Background: Percutaneous myocardial laser (PML) reduces symptoms in patients with intractable angina. PML leads to a certain loss of viable myocardium, we therefore assessed if troponin or cardiac markers release may explain the clinical effect, and furthermore assessed the markers release during percutaneous sham procedures.
Methods: Eighty-two patients with chronic refractory angina were randomized to either percutaneous myocardial laser or a true sham procedure. Cardiac markers were assessed before the procedure, and (1/2), 2, 4, 6, and 10-12 h postprocedure.
Results: Troponin I increased to median peak levels (range) of 4 (0.6-43) microg/L in the laser group vs. 1.5 (0.1-5.9) microg/L, p=0.001, and creatine kinase MB to 14 (6-357) microg/L vs. 11 (3-40) microg/L, p<0.05, within and between-group comparison, the rise of CK-MB occurred significantly earlier in the sham group, 3.8 vs. 2.5 h. A time-dependent between-group difference was only detected for troponin. 88% of sham and 100% of laser patients had marker levels above reference limits. There was no correlation between the number of laser/sham created channels, biomarker levels postprocedure, and changes in left ventricular ejection fraction or angina improvement during 12 months of follow-up.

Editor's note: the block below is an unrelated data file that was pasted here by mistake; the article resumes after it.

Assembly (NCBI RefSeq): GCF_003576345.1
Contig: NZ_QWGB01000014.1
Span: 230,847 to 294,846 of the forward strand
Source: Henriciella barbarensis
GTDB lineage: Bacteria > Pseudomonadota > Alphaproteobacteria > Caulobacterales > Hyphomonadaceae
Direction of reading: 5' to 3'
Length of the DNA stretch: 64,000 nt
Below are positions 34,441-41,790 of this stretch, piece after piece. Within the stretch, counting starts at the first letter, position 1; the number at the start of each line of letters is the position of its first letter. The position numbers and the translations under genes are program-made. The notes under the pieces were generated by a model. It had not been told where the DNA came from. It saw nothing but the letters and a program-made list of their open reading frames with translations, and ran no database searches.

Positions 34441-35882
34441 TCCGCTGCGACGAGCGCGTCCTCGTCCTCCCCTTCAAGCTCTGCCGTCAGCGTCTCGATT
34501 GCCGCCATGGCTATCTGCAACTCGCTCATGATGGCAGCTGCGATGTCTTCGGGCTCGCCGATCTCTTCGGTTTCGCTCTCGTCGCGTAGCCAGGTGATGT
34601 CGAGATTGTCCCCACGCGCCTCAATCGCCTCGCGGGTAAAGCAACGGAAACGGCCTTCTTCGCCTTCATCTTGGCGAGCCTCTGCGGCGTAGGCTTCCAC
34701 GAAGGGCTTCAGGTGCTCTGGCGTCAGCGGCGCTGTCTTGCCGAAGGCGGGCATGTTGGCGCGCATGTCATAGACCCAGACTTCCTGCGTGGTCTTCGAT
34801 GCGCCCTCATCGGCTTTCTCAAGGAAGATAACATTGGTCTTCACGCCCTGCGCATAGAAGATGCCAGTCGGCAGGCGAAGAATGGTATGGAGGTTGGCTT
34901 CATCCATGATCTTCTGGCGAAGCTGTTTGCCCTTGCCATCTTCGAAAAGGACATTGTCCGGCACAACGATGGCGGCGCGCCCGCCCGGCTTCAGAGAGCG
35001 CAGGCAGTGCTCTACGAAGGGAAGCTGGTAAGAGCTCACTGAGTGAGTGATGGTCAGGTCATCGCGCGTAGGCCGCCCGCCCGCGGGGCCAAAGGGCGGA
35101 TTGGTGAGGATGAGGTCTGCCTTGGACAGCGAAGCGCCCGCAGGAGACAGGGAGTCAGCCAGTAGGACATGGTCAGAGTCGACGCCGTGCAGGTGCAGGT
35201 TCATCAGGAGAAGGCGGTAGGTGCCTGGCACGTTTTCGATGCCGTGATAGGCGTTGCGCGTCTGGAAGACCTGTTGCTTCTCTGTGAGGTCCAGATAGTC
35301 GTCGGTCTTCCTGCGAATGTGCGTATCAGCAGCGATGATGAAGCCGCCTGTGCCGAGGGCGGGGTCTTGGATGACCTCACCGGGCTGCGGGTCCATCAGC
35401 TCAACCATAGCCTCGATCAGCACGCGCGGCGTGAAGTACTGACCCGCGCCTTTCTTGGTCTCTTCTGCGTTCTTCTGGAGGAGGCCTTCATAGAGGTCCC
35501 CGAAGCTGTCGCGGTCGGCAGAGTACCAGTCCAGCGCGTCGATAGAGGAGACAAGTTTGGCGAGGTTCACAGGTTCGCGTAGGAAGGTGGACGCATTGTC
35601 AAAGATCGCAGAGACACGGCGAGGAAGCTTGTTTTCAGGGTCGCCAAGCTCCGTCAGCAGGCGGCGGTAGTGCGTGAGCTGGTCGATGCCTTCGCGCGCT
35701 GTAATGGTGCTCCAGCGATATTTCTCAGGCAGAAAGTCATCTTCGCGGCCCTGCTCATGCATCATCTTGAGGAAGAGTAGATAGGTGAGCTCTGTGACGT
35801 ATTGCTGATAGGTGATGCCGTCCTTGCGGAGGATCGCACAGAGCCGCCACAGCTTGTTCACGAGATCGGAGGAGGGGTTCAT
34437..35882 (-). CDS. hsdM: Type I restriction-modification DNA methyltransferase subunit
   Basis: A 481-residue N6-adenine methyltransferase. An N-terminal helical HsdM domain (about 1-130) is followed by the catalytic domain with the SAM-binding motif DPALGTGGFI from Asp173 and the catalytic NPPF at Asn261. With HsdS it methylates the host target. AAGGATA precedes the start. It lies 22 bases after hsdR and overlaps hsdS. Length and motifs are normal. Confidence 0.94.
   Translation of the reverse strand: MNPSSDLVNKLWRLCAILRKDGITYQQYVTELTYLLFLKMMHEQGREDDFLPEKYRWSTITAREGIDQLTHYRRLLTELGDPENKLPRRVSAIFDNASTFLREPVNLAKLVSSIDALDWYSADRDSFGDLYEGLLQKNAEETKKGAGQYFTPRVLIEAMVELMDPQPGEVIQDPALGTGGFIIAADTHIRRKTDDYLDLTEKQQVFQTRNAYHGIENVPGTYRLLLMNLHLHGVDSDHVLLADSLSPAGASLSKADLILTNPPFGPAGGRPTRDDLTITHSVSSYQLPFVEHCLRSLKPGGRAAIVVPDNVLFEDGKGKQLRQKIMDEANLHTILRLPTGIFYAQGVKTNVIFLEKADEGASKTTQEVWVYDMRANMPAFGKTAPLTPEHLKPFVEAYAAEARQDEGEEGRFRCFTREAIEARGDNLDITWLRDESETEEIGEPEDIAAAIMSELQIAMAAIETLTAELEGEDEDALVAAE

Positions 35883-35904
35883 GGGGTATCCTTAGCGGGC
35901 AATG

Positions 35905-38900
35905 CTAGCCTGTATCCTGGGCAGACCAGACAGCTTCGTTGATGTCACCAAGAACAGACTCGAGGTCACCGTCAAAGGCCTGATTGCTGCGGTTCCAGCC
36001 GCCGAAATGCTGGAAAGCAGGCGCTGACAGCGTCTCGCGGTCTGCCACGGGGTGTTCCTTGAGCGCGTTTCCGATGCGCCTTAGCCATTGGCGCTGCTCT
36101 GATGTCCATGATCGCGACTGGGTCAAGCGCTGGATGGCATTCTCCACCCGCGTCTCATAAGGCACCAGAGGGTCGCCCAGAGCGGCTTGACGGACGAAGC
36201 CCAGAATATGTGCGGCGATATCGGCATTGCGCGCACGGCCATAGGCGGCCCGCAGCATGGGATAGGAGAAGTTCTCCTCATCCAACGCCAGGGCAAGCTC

Conclusions: The release of cardiac markers is not related to relief of angina after myocardial laser. The use of intracardiac catheters induces a considerable marker release, which is not caused by acute ischemia.